In Malaysia, death sentence has been an integral part of the penal code since the time of independence. It was even made mandatory for certain offences including possession of firearms and drugs. However, a bill to abolish the death sentence is being presented to the parliament next week.
The arguments for and against abolishing death sentence are many. I will like to state beforehand I am against mandatory death sentence as practised at the moment in this country. However, I am also against the total abolishment of death sentence as suggested. As we could see, there were many heinous crimes that cause public outrage like serial murders or sexual abuse to death of an infant recently.
The common arguments against death sentence is that
1. A state has no right to take away the life of an individual.
Every individual’s life is his or her basic human right that is recognised worldwide. Cases convicted of death sentence overturned on appeal or emergence of new evidence were always quoted as the reason why innocent lives might be lost. However, the “individual” lost the right once the person overstepped into the forbidden areas of crimes defined by laws that may result in death sentence. Especially he or she took away the lives of other people.
Ironically, many countries in the world that ban death sentence also legalised abortions to be performed. What give these states the right to say it is acceptable to take the lives of unborn children? It is certain that these aborted foetuses were 100% innocent and had no chance to do any wrongs whatsoever. Yet they who claimed to defend the innocents could condone the abortions done for non-medical reasons.
Second scenario is that our soldiers are required to kill when commanded. An enemy soldier could be killed even If he had not fired a shot. His only “crime” was that he was born in an enemy country.
Third scenario is our police are to shoot if necessary to stop a criminal that can be a danger like brandishing a knife. A person who has yet to commit a crime maybe killed before he was even given a chance to be tried in court.
In Malaysia, a person who was found to have murdered many people in a terror attack with multiple witnesses and evidence, went through a full trial with defence lawyers, appeal process and appeal process to the highest court, and many years on the death roll with no new evidence emerging. To say it was wrong for the state to consider death sentence is bending the arguments too much to the other extreme.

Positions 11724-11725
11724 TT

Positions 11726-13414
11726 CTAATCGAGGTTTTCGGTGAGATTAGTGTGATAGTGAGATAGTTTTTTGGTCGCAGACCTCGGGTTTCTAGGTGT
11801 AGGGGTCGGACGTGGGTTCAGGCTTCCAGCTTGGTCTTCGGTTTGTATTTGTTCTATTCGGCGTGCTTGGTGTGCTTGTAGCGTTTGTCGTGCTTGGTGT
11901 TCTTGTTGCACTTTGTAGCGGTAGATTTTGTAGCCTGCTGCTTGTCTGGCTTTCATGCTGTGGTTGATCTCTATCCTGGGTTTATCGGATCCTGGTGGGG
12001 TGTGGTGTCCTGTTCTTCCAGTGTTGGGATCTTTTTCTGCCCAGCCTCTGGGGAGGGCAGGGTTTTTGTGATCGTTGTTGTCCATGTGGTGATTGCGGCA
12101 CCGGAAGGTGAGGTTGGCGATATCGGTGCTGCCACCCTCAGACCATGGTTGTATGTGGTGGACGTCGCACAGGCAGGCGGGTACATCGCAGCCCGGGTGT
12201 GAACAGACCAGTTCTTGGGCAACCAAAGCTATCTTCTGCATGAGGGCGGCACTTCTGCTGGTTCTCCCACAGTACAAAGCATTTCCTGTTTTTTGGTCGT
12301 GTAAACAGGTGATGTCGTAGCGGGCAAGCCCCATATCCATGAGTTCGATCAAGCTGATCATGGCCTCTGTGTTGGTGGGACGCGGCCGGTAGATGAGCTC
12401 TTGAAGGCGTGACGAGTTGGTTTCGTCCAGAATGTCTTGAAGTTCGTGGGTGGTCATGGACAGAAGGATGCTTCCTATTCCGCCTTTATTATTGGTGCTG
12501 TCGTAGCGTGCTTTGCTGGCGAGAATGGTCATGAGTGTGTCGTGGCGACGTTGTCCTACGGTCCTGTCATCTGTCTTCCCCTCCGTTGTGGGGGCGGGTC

2. Death Sentence was proven not to prevent crime and is not a deterrent.
Death sentence definitely would not prevent the determined criminals. However, it does deter many people from breaking the laws. Similarly, life sentence and caning would not deter the would be criminals as well. A death sentence was not enacted as a deterrent, it was enacted from ancient times to be the punishment for the most heinous of crimes. It was also the justice and closure needed by the families of the victims for them to move on after the loss of their loved ones. The judges can always take into account of the wishes of the families concerned.
3. A Life Sentence is a Worse Punishment for the Wrongdoers than A Death Sentence
This is contradictory in the way that people who claim to be concerned about human rights want to impose a worse penalty on the wrongdoers. Certainly some wrongdoers will be worse off with life sentence. However, all ordinary criminals will prefer a life sentence to a death sentence. Those who suggest life sentence is worse appeared to be not in tune with the common people at all.
In summary, I am supportive of the idea to abolish mandatory death sentence. However, death sentence was a part of every justice system in the past. People had been sentenced to death for war crimes after World War Two. If the survey done by NST that showed 82% of the people are against the total abolishment of death sentence, Malaysia should amend the process by first abolishing mandatory death sentence. In cases where the unintentional like a drug mule, a mandatory death sentence should be abolished and judges given the right to exercise his wisdom in each individual case.